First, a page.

The microloader can detect on which environment it’s running, and serve the right experience. This means when I load my application on a desktop, I see my desktop version of the app with the Spotify theme, and when I open my application on an iPhone, I get the phone interface with the iOS theme.
All the magic here is in the
can even run this command from your browser console, in an existing
Ext JS 6 app. It will provide the object with all kinds of
information, such as the browser version you’re running, OS, device
You can configure your app, so it serves the right experience. The secret here is the app.json file. You need to create build profiles, and you can bind every app.json setting you like to a build profile, such as the toolkit (component set) and the theme:
Switching the experiences is handled in the index.html file. When you generate your application with Sencha Cmd, this will be all stubbed out for you.
With Ext JS 6, you can use the MVVM pattern.
View – all components on your screen
ViewController – logics for a view
ViewModel – for binding data to a view
data model – structure of your entity
data record – the actual data
data store – client-side cache
All views in Ext JS can be nested, and so can the view models and view controllers.
The benefits of this pattern is that code is easy to read and
It’s a consistent file structure for your code and classes, and it facilitates code reuse.
With Ext JS 6, you get an all-in-one solution. You don’t need to maintain various dependencies and have expertise in many different technologies that all need to work together.
For the application that I created, I used the following Ext JS 6 solutions.
Ext JS 6
Example Open Source Solution
|Sencha Class System||ECMAScript 6 Classes|
|Border Layout||JS + CSS|
|MVVM Architecture||Angular JS|
|Desktop App||Bootstrap / Responsive CSS|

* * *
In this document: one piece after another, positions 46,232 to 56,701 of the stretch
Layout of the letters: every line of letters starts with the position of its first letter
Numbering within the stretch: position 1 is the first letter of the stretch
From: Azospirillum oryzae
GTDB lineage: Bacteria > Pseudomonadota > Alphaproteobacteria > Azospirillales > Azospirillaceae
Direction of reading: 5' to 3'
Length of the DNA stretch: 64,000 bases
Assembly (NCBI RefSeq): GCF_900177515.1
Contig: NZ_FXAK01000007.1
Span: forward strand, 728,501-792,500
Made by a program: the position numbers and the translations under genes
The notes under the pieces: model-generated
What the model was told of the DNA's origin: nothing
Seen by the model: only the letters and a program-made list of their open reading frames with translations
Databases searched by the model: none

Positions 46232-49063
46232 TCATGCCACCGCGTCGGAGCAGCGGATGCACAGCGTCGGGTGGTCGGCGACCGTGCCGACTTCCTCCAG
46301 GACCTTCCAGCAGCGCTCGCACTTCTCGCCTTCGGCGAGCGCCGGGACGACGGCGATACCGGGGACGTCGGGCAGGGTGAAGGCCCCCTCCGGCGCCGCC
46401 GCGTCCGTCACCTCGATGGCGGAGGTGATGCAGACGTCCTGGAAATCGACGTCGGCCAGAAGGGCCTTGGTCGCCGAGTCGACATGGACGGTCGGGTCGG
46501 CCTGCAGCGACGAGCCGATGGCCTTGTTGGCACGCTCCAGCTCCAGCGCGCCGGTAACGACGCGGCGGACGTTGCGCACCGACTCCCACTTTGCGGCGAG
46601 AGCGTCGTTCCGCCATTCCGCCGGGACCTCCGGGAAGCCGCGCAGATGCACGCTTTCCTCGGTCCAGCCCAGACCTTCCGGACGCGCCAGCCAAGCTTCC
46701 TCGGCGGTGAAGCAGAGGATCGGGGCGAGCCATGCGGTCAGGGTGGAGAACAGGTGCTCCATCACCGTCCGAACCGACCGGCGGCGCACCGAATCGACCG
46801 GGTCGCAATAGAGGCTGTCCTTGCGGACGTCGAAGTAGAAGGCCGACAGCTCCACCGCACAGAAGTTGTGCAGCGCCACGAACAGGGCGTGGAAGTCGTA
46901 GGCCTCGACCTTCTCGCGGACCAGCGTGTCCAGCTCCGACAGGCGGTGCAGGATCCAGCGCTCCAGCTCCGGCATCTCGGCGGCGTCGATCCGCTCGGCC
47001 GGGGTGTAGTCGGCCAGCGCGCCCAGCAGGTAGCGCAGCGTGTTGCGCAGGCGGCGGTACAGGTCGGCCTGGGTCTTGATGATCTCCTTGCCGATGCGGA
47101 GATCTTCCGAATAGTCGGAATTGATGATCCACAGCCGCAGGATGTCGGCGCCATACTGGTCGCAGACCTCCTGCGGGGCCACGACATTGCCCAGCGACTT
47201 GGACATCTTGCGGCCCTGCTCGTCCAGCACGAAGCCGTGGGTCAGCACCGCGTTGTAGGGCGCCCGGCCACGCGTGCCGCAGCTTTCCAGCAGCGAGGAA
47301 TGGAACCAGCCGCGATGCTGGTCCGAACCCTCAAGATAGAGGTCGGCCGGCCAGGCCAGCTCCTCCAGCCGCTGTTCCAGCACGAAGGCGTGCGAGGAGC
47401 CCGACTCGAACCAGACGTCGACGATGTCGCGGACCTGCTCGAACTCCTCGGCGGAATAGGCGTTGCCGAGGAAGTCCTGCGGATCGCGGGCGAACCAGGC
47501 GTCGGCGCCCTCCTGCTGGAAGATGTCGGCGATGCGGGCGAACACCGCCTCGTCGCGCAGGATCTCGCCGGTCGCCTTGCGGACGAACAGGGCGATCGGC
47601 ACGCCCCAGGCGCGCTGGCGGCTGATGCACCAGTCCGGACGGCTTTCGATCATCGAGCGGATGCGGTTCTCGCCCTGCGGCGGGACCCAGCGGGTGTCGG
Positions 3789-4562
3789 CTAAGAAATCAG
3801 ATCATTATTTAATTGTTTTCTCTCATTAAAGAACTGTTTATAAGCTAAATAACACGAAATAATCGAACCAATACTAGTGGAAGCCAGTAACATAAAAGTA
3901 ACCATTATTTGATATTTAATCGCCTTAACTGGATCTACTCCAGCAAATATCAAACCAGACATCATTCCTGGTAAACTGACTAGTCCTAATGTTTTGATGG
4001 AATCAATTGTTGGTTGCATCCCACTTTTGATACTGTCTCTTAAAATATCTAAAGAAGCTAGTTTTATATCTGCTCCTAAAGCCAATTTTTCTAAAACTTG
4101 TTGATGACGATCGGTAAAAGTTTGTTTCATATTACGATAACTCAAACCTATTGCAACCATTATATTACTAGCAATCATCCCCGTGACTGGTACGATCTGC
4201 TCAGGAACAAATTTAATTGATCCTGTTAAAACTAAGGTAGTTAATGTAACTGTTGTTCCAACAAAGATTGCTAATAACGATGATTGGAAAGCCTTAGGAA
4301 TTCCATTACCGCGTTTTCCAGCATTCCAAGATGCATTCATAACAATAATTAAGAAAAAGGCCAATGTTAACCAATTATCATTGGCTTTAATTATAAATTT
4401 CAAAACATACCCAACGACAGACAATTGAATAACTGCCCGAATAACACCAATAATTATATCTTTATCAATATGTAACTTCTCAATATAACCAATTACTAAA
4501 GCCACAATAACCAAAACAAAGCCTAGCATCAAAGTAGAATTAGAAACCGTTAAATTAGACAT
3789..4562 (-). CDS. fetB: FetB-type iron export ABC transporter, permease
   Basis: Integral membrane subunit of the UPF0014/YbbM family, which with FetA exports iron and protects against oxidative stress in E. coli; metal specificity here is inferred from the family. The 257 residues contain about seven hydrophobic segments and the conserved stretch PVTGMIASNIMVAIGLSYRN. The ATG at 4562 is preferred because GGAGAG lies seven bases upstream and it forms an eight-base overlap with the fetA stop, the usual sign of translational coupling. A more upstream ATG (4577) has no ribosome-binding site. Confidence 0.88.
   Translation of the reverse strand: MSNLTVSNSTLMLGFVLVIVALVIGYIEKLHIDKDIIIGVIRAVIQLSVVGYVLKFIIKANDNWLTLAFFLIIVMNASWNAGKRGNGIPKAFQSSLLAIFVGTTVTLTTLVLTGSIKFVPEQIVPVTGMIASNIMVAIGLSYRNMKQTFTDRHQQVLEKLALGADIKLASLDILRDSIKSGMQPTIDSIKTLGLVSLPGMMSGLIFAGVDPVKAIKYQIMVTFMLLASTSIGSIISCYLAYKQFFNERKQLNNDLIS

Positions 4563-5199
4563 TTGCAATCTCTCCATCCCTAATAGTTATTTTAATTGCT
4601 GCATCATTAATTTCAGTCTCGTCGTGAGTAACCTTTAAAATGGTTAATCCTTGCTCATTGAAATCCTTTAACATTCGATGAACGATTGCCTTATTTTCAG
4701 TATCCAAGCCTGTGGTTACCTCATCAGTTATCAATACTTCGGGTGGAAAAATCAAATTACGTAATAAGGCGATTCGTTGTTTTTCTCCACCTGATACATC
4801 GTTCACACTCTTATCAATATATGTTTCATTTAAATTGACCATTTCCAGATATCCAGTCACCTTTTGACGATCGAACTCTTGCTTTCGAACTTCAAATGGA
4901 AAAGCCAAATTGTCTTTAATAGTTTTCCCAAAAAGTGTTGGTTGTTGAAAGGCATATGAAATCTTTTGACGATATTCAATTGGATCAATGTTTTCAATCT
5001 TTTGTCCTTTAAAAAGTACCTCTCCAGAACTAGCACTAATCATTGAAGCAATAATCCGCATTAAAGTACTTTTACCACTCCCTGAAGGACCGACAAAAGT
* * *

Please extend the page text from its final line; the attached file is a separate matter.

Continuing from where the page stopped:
|Mobile App||jQuery Mobile / Ionic|
|Touch Gestures / Events||JS|
|Offline Caching||HTML5 / JS|
|Theming||Sass / CSS|
|Sencha Cmd||Grunt + Yeoman + Bower|
I could have used an open source solution, but then I would have had to stack technologies on top of one another. For example, ECMAScript 6 is not supported by Internet Explorer yet. With Bootstrap or responsive web design, my users would have to download lots of code, which they don’t even see, and it’s not optimized for each device (as described in my previous blog post). There are jQuery plugins for grid components, but these are not half as powerful, and don’t perform well with large data sets. And who should I call when my AngularJS plugin suddenly stops working with the latest browser update?
My application is just a simple app, and I already would have at least 10 dependencies. What about a real enterprise app, which has a codebase that’s 50 times bigger? I would need to have knowledge of all these various tools, cross my fingers that these technologies work well together, and are future proof for the next 5 or 10 years (while browsers are upgrading).
That’s exactly the reason why I chose Ext JS 6. An all-in-one solution, where everything is configured the same way, every piece works together, and looks the same. And because Sencha is a commercial company, there is always a support number to call, and they will make sure that my app works in the future.